A large German study that has just been presented at the Copenhagen ECNP Congress shows that in young adults, the fitter you are, the better your brain works and is organized, too. This could possibly mean that helping people with impaired thinking and memory to become fit could help boost their cognitive functioning. It could also help enhance brain structure.
Earlier studies showed a distinct link between health and brain functioning at all ages, and at all levels of mental functioning. However, the presence of numerous confounding factors which might by themselves account for or contribute to such a link made it hard to tell what actually caused the improvement. For instance, body weight, education, age and blood glucose levels all influence both brain function, in addition to physical fitness. Moreover, it is uncommon to look at brain structure in relation to exercise, though one study showed a positive association between fitness, working memory and normal white matter microstructure. A few other studies have showed better cognitive performance and increased gray matter in the hippocampus, or better white matter integrity in the temporal and prefrontal area, after adopting aerobic exercise for 12 months.
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How was the study done?
The current study used a public database from the Human Connectome Project, containing information collected from volunteers who wished to help progress in scientific research. Over 1,200 MRI scans of the brain were retrieved to assess the microscopic structure of the white matter, using a technique called diffusion tensor imaging. Some additional tests were run on the volunteers, who were on average 29 years old, with a mean BMI of 27.
First, they did a two-minute walking test, to assess the distance covered at top speed in two minutes. Next they did a set of tests on cognitive function looking at aspects like memory, judgment, acuity and logic.
What did the study show?
The test performances showed that in this age group, the better the fitness (as shown by increased distance on speed walking), the better the individual did on cognitive testing in almost every area. The least significant effect was in the area called list sorting which tests working memory, and could mean that working memory is the most sensitive to metabolic conditions like high blood glucose or blood pressure, or obesity.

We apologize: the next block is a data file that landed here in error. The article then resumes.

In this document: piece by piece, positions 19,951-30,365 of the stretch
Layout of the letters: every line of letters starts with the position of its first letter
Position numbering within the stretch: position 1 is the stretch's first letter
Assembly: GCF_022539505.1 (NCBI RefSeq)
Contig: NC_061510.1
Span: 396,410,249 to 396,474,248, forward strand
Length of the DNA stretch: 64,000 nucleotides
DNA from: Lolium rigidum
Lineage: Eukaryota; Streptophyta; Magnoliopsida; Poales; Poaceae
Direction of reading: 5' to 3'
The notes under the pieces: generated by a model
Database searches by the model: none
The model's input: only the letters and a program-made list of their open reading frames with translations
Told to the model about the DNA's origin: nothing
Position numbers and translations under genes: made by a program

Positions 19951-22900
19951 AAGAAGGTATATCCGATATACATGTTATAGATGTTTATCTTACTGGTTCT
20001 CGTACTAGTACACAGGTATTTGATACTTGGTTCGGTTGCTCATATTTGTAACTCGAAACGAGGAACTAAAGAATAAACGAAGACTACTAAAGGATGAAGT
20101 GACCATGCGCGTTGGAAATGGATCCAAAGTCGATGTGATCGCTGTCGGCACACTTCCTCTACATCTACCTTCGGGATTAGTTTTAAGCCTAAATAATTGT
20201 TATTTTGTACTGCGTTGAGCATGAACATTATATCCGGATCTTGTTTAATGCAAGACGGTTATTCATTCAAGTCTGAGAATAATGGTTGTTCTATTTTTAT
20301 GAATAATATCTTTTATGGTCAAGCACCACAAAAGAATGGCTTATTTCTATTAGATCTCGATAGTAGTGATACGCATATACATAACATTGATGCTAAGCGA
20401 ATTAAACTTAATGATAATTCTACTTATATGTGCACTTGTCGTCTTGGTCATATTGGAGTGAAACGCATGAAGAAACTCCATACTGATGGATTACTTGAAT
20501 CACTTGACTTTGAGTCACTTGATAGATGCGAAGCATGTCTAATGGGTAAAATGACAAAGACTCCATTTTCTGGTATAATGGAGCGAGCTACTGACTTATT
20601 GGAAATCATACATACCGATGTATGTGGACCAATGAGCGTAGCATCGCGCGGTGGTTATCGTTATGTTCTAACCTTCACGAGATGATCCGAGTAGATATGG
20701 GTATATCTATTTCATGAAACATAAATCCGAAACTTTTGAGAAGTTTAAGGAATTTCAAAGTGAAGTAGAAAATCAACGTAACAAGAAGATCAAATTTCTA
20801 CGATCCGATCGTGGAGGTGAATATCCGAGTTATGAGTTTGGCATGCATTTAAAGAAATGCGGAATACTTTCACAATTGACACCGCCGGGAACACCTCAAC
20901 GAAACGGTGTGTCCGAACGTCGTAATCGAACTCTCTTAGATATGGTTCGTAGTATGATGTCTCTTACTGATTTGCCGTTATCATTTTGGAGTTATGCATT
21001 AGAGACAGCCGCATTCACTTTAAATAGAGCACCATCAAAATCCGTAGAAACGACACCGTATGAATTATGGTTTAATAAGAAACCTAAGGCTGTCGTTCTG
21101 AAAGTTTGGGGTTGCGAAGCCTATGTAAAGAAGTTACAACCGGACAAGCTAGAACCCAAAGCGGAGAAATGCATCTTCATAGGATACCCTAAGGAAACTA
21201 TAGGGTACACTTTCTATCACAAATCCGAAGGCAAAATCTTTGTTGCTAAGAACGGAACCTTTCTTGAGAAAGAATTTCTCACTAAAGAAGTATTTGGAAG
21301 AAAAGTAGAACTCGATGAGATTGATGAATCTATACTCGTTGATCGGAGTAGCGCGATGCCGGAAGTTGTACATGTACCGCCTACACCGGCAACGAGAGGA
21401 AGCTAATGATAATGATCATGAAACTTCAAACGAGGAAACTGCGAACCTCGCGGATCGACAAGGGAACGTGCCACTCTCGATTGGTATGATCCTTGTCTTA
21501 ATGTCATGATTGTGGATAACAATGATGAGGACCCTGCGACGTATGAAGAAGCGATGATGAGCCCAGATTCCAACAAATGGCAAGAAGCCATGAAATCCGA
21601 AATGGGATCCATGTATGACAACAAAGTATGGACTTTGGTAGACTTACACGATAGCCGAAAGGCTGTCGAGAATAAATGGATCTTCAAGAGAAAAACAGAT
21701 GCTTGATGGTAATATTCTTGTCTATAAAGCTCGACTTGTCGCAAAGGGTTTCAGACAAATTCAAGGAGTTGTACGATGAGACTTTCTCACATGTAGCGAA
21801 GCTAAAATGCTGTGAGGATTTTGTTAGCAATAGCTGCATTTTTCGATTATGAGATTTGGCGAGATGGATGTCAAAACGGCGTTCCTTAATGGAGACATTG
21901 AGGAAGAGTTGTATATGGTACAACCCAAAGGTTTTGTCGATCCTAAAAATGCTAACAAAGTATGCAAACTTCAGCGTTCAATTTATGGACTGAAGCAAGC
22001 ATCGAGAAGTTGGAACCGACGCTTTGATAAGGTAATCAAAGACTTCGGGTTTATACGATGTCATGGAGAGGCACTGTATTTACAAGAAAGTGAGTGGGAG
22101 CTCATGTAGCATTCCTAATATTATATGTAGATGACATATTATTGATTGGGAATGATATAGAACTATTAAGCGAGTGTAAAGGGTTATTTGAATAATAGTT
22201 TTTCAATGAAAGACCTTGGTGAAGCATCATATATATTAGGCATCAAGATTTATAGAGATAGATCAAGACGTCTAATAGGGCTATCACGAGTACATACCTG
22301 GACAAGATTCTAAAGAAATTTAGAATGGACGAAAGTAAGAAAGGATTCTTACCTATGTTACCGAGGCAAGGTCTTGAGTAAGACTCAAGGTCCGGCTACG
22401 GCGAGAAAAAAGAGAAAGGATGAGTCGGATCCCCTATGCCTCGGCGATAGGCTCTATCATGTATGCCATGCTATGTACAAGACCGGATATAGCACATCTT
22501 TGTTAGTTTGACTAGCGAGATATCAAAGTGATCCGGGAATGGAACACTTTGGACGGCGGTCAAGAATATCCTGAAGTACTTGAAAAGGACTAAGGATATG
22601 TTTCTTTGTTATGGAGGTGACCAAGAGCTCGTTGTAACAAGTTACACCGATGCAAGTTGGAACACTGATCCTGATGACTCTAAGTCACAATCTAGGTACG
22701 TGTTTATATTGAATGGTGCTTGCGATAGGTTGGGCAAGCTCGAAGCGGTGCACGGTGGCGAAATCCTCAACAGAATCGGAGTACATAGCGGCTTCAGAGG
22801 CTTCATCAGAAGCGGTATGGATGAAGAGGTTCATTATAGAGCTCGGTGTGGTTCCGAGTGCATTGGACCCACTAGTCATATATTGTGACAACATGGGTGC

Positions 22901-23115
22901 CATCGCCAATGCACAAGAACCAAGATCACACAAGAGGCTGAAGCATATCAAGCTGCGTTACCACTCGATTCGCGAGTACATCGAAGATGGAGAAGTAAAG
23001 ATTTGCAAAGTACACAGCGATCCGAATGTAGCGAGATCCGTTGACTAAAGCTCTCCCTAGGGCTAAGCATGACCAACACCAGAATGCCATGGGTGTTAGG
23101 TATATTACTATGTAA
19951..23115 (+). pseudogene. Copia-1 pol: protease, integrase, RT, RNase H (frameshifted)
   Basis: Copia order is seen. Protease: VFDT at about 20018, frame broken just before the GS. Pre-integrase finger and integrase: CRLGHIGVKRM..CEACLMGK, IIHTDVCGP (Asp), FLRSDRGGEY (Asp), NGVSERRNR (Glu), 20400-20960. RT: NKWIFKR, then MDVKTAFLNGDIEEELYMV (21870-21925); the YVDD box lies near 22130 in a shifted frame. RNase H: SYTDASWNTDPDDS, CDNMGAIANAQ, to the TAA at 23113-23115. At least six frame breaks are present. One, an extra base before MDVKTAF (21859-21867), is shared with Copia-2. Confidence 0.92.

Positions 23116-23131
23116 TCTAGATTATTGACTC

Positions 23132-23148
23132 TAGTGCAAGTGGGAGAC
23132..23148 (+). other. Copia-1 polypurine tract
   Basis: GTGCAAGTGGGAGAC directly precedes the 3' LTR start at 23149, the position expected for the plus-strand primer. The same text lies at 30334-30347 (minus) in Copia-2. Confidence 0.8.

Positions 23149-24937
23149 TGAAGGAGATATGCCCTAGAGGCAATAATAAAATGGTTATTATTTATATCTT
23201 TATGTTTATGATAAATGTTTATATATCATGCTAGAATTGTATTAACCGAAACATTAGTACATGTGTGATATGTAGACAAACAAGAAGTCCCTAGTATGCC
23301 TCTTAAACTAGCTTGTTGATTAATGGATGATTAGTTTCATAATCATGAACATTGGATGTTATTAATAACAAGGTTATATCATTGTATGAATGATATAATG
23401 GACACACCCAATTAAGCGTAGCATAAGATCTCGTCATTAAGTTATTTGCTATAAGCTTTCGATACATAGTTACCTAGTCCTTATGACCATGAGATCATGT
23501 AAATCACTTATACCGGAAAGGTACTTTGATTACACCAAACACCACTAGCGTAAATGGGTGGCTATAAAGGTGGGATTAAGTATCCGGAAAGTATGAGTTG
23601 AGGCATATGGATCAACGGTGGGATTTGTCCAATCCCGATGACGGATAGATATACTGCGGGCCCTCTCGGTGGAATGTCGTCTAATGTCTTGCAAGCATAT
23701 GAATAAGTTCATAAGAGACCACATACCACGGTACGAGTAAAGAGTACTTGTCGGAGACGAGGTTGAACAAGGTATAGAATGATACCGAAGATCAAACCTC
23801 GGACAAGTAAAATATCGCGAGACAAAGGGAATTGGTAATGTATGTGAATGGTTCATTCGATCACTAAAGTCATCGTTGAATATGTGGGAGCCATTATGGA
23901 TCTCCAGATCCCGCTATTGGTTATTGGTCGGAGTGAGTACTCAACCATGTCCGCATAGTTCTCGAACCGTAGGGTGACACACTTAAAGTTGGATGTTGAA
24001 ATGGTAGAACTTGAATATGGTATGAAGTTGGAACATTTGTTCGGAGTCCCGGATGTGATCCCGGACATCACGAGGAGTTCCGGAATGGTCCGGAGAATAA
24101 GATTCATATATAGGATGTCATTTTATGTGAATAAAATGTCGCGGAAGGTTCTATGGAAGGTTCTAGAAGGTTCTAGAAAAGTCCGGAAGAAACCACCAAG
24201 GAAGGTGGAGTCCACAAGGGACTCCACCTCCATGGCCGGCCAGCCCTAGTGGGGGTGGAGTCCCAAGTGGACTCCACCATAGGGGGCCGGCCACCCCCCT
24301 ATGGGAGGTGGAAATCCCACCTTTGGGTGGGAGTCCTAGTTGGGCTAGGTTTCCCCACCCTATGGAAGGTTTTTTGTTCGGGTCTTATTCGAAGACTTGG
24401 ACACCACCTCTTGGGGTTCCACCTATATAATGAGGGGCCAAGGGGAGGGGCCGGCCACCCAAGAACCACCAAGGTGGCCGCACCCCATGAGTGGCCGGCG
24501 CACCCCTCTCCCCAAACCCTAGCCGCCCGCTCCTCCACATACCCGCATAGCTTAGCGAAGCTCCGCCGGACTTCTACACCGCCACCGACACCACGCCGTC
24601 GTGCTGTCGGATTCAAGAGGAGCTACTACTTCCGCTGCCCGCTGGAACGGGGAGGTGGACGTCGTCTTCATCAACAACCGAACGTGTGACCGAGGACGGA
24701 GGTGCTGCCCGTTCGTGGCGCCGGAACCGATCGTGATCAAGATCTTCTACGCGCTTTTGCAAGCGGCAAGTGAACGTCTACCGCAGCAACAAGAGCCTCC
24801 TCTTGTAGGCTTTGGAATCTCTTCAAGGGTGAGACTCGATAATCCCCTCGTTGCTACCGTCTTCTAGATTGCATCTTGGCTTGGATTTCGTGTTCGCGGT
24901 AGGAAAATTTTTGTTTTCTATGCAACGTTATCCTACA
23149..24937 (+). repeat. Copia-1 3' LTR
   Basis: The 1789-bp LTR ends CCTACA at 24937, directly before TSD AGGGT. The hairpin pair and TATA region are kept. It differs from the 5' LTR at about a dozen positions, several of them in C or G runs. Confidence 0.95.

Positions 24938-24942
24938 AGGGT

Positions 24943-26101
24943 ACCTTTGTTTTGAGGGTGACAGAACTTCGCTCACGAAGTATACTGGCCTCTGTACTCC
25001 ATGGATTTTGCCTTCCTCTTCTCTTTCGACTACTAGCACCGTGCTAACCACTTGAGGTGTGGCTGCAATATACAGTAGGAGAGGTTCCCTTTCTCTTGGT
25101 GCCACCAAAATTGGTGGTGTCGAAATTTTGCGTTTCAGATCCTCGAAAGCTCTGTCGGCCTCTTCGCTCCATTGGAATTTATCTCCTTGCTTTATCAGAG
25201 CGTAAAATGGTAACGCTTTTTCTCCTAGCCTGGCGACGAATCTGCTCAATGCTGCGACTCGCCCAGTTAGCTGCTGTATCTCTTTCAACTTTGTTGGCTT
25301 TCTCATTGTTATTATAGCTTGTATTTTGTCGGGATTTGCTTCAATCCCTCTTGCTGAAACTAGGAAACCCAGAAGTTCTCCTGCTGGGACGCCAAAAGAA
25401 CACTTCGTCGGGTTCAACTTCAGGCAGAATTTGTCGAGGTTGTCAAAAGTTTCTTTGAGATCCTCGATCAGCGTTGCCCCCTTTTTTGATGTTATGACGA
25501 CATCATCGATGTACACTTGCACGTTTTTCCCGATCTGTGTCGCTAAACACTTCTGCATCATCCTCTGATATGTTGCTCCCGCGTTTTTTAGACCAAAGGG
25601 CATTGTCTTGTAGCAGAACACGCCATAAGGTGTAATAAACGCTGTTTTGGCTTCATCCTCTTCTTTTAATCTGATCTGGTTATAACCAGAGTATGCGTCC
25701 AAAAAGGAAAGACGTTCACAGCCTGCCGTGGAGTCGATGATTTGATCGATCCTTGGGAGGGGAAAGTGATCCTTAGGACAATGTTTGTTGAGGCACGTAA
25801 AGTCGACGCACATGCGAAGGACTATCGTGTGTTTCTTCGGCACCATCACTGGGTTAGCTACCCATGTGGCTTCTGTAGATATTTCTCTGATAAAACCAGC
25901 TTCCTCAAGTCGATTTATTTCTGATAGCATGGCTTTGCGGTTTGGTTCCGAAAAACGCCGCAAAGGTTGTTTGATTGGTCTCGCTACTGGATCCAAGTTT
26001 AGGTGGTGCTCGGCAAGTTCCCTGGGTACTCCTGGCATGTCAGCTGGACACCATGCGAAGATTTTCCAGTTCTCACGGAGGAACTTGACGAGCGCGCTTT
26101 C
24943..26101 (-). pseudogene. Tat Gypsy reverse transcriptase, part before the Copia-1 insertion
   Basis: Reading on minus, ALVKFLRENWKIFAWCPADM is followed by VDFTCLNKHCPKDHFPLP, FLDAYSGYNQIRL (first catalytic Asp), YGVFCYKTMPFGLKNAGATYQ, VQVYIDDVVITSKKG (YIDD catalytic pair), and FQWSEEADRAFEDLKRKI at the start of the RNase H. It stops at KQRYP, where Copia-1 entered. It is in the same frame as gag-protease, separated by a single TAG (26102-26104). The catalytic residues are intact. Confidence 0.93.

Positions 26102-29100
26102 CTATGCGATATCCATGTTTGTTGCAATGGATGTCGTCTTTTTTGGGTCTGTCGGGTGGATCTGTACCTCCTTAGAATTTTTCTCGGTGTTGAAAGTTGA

In these individuals, the brain scans showed better structural integrity of the white matter. They used a measure called fractional anisotropy (FA) which was found to be increased over the whole brain in fitter people. The brain’s white matter contains the millions of nerve connections that are responsible for every neutrally-regulated event in the body, and its structure is vital to transmit nerve impulses rapidly and smoothly.
They also found that episodic memory and white matter microstructure associations were responsible for the positive effect of increased fitness upon white matter microstructure. This may mean that exercise can enhance episodic memory by means of better white matter integrity.
These results remained unchanged after accounting for all confounding factors.
What do we learn?
The study thus emphasizes the vital link between fitness and mental function, even in a young healthy population. Researcher Jonathan Repple says, “We knew how this might be important in an elderly population which does not necessarily have good health, but to see this happening in 30 year olds is surprising. This leads us to believe that a basic level of fitness seems to be a preventable risk factor for brain health.”
The study also throws up a bigger query: if fitness is associated with better brain health, should fitness be encouraged in order to promote improved brain health? This cause-effect relationship must be explored, and this is the next step. Repple says, “There are some trials which point in that direction, but if we can prove this using such a large database, this would be very significant.”
This trial was remarkable for the large sample size, where most MRI-based studies deal with at most a few dozens of scans. Here, says Repple, “the existence of this large MRI database allowed us to eliminate possibly misleading factors, and strengthened the analysis considerably.”
The study was published in the journal Scientific Reports on September 9, 2019.
White matter microstructure mediates the association between physical fitness and cognition in healthy, young adults. Nils Opel, Stella Martin, Susanne Meinert, Ronny Redlich, Verena Enneking, Maike Richter, Janik Goltermann, Andreas Johnen, Udo Dannlowski & Jonathan Repple. Scientific Reports 9; 12885 (2019). https://www.nature.com/articles/s41598-019-49301-y